Compared to the ongoing U.S. presidential election this week, British Columbia’s recent provincial election was a sleepy affair. There wasn’t a single broadcaster in khakis frantically pointing at individual electoral districts on some sort of giant hi-tech touch screen for 36-hours straight.
But there is one thing both races have in common: record numbers of mail-in ballots.
As the world fixates on Pennsylvania, Georgia and Nevada south of the border, a huge chunk of B.C.’s provincial vote will also roll in this weekend. According to B.C. election law, ballots cannot be counted until 13 days after election day, which was Oct. 24.
“We are going to start reporting results on [Nov. 6] on our website, but it may take some time, given the extra steps necessary to process these types of ballots,” Elections BC spokesperson Andrew Watson said in a statement. “We are hopeful that we can complete the count within three days.”
Elections B.C. says it has received about 662,000 certification envelopes containing absentee or mail-in ballots from across the province. Those now have to be sorted, screened and counted. Only after the count will Elections B.C. be able to give a total of the number of mail-in votes.
While our neighbours south of the border are relying on these mail-in votes to determine who the president of the U.S. is, B.C. already has its premier. B.C. NDP Leader John Horgan won a commanding majority on election night without even including mail-in ballots, and will return to Victoria to govern.
That’s not saying British Columbians who voted by mail won’t count. There are a few key ridings that could shift depending on the mail-in vote. And while they may not carry the thrill of watching Arizona’s Maricopa county’s vote unfold south of the border, they’re still worth keeping an eye on.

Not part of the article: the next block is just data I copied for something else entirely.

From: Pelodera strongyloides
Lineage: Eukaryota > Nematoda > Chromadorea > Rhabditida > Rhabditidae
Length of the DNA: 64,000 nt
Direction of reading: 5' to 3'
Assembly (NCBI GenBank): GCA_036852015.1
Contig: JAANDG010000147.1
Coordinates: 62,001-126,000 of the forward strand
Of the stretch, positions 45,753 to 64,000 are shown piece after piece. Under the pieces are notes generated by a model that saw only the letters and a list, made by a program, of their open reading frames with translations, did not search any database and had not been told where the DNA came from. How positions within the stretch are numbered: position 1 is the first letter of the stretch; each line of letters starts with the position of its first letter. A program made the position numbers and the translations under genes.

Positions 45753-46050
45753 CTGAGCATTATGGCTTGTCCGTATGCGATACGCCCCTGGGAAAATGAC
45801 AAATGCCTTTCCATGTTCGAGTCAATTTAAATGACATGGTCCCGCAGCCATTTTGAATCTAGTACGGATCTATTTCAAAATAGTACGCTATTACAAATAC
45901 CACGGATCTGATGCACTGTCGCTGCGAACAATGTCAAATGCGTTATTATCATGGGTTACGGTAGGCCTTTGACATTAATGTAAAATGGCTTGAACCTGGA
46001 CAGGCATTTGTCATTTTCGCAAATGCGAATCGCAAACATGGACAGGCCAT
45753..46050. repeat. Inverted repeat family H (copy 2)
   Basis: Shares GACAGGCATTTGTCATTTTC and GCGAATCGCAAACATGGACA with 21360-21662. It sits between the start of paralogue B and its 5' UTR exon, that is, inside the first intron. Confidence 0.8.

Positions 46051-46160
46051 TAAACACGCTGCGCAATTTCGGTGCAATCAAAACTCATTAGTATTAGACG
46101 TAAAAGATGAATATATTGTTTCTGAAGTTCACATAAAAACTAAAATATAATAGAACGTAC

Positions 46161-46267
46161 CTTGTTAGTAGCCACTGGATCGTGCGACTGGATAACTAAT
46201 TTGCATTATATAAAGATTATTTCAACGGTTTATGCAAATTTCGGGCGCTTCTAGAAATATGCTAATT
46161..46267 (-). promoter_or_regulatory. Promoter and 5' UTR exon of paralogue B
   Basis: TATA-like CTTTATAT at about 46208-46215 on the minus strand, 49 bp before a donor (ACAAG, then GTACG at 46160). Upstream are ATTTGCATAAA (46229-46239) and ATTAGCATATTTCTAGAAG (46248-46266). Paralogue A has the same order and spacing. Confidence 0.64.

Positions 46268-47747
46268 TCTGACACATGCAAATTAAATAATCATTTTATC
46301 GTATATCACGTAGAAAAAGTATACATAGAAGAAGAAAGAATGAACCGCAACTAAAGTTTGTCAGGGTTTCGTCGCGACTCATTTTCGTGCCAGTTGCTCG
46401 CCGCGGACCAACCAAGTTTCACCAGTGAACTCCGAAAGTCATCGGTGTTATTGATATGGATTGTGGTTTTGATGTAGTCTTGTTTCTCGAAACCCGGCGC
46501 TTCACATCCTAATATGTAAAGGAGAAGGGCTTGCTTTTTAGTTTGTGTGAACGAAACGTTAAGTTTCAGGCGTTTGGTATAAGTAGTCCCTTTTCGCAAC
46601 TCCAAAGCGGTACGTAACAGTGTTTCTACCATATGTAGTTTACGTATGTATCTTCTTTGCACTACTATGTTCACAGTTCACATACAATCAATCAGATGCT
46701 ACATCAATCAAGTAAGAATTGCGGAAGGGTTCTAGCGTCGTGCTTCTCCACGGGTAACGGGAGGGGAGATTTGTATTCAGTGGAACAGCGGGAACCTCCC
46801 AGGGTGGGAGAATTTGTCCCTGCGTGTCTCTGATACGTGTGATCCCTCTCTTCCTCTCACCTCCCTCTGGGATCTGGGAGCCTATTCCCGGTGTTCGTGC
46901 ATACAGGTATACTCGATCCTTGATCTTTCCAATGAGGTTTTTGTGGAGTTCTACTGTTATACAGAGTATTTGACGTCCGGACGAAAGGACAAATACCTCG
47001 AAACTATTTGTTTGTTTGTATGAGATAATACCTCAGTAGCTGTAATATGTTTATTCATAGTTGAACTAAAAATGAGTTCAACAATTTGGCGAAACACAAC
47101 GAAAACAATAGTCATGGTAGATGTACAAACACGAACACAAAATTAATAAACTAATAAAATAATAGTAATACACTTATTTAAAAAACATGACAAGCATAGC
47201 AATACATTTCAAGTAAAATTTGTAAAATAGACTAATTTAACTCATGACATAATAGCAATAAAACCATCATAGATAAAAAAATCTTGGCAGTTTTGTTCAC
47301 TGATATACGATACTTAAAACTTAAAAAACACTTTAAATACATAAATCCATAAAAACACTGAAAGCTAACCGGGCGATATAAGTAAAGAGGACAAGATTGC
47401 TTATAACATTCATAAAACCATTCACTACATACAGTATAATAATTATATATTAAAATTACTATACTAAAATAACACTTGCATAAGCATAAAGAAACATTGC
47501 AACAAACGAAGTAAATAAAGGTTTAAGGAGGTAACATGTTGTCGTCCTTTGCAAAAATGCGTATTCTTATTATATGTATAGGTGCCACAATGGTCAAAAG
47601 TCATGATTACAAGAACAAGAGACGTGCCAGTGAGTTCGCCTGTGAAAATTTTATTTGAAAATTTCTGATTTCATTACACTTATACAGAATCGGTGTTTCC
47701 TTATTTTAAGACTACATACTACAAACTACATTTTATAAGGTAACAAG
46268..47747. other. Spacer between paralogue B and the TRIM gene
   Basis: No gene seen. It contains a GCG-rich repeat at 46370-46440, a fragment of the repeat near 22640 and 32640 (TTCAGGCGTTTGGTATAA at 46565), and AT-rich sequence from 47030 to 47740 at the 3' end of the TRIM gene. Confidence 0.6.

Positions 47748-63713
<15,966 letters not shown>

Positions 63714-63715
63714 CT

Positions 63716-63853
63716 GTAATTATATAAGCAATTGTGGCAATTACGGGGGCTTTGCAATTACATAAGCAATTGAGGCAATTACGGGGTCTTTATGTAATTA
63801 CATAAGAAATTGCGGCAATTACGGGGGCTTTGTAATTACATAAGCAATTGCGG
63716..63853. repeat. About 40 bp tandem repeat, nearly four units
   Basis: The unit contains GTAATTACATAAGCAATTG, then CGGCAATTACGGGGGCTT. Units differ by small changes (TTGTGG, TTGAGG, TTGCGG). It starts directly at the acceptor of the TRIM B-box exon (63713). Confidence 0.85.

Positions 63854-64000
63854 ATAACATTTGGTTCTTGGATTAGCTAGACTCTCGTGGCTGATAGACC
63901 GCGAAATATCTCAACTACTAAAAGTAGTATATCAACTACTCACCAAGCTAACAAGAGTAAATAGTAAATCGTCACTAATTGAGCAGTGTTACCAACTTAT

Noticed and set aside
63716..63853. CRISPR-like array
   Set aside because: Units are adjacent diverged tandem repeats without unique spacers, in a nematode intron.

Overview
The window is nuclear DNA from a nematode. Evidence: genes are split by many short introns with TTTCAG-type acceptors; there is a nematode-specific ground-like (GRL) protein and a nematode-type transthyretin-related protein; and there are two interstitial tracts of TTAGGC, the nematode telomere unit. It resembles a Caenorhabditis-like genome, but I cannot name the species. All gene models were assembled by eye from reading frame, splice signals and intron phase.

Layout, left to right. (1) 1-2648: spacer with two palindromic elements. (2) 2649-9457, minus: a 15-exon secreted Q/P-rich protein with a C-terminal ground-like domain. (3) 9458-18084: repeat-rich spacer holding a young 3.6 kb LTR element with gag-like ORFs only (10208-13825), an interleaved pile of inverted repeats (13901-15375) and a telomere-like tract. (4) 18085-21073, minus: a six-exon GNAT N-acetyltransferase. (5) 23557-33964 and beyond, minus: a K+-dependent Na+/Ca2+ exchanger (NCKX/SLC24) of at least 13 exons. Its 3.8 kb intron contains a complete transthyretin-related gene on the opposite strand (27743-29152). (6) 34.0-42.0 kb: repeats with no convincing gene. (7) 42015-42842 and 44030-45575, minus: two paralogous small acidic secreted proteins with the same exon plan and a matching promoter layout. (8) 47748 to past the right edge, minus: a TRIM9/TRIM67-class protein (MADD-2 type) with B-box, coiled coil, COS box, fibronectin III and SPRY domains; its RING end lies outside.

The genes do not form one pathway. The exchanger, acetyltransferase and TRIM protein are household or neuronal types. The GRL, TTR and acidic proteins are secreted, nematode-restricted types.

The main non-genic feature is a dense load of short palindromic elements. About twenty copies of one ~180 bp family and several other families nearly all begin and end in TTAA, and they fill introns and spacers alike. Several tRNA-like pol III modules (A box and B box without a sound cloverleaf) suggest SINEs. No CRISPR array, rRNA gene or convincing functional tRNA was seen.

West Vancouver-Sea to Sky: the B.C. Green Party’s Jeremy Valeriote leads B.C. Liberal Jordan Sturdy by 604 votes, with nearly 7,000 mail-in ballots to be counted. If Valeriote wins, he’ll be the first Green elected on the B.C. mainland.
Chilliwack-Kent: the NDP’s Kelli Paddon leads former Liberal and current independent Laurie Throness by 195 votes with over 7,000 mail-in ballots to be counted.
Surrey-Panorma: Liberal Stephanie Cadieux leads NDP candidate Pauline Greaves by 1,212 votes, with over 11,000 mail-in ballots to be counted.
Vancouver-Langara: Liberal Michael Lee leads the NDP’s Tessica Truong by 647 votes, with over 9,000 mail-in votes to be counted.
Langley East: NDP candidate Megan Dykeman leads Liberal Margaret Kunst by 793 votes, with over 10,000 mail-in ballots to be counted.
Abbotsford-Mission: Liberal Simon Gibson leads New Democrat Pam Alexis by 188 votes, with over 7,000 mail-in votes to be counted.
Vernon-Monashee: Liberal Eric Foster leads the NDP’s Harwinder Sandhu trails by 180 votes, with over 8,000 votes to be counted.
Richmond-Steveston: New Democrat Kelly Greene leads Liberal Matt Pitcairn by 596 voteswith around 8,000 mail-in votes to count.
Richmond South Centre: the NDP’s Henry Yao leads Liberal Alexa Loo by 124 votes with over 5,000 mail-in votes to count.
“We are hopeful that we can complete the count within three days.”
Elections B.C. will start uploading results at 10 a.m. PT on Friday. So if you want to take a break from watching U.S. vote totals roll in and legal challenges move forward, why don’t you follow along with the process closer to home.
Officials say the full results should be known within three days. Imagine that! An election where we know when we’ll know the results! A novel concept.